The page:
June is National Indigenous History Month
The Indigenous Environmental Justice Project is celebrating National Indigenous History Month via virtual events and the sharing of Indigenous perspectives through presentations, videos, social media and photos. To learn more about National Indigenous History Month, see our list of resources in the table below.
|APTN's Indigenous History Month 2019 Page|
|Gov of Canada’s About Indigenous History Month Page|
|The Senate’s Page The Importance of Indigenous History Month|
|Gov of Canada’s Indigenous History Page|
Indigenous History Month Live Talk Series
IEJ’s first event was on June 11, 2020 and featured Joseph Pitawanakwat from Creator’s Garden, a small business originally from Manitoulin Island but is now housed in Peterborough, Ontario. Creator’s Garden is focused on teaching the legitimacy of plant-based medicine, along with the intricacies of sustainable harvesting and use of every part of harvested plants. Want to see more of what Joseph does and find ways to support his work? Visit the Creator’s Garden page on Twitch, Patreon, Facebook and Youtube.
The second event was hosted live on June 16, 2020 and featured Jon Johnson. Jon is an Assistant Professor, Teaching Stream, at the University of Toronto with a research focus on urban, land-based Indigenous knowledge in the GTA, with a focus on stories of Toronto’s Indigenous ancient and ongoing presence. Since 2003 he has worked with First Story Toronto, a an Indigenous community-based organization, as a guide, consultant, and lead organizer. Jon will focus on some land-based stories of Indigenous presence in Toronto as well as some of the ways that increasing awareness of and engagement with these stories of Indigenous presence is informing current projects and work among contemporary Indigenous and non-Indigenous peoples in the city.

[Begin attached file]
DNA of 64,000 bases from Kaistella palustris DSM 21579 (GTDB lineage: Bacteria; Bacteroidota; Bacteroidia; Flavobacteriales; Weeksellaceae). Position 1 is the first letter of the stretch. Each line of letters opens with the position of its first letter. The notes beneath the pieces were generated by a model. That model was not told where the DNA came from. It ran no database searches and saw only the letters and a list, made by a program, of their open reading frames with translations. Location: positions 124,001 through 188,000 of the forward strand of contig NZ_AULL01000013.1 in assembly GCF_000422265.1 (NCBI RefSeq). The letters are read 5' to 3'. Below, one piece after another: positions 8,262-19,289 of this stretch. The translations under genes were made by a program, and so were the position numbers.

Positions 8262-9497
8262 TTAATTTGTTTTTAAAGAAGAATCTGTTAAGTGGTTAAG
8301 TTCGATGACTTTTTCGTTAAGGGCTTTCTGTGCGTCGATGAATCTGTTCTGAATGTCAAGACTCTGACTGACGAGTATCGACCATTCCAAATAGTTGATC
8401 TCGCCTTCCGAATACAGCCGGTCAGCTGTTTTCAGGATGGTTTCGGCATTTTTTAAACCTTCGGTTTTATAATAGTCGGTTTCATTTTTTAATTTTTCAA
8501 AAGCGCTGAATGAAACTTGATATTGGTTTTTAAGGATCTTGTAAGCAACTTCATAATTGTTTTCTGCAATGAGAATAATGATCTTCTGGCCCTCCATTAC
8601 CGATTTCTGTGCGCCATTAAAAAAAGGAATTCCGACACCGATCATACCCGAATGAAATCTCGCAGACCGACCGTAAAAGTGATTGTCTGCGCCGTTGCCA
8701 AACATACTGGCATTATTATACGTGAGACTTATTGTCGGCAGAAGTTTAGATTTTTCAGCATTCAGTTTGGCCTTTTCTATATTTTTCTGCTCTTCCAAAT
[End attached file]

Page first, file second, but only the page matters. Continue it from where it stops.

The third event of the series was hosted live on June 18, 2020 and featured Sylvia Plain from Aamjiwnaang First Nation. Sylvia is a community ambassador, water walker, researcher, birch bark canoe building apprentice and founder of the Great Lakes Canoe Journey. Sylvia’s talk was focused on her experiences and reflections from attending different canoe journeys across Turtle Island. She specifically highlights protocols, the importance of continuous learning and the types of grassroots nation-building exchanges that go alongside engaging in canoe journeys.
The last event of the series was hosted live on June 30, 2020 and featured Dr. Alan Corbiere from M’Chigeeng First Nation. Alan is a scholar of Indigenous history in Canada and the United States, specializing in Anishinaabe history and culture of the northern Great Lakes region in the 18th and 19th century. Alan’s talk featured the importance of understanding language in archival documents and letters, the use of stories for Anishinaabe history and much more!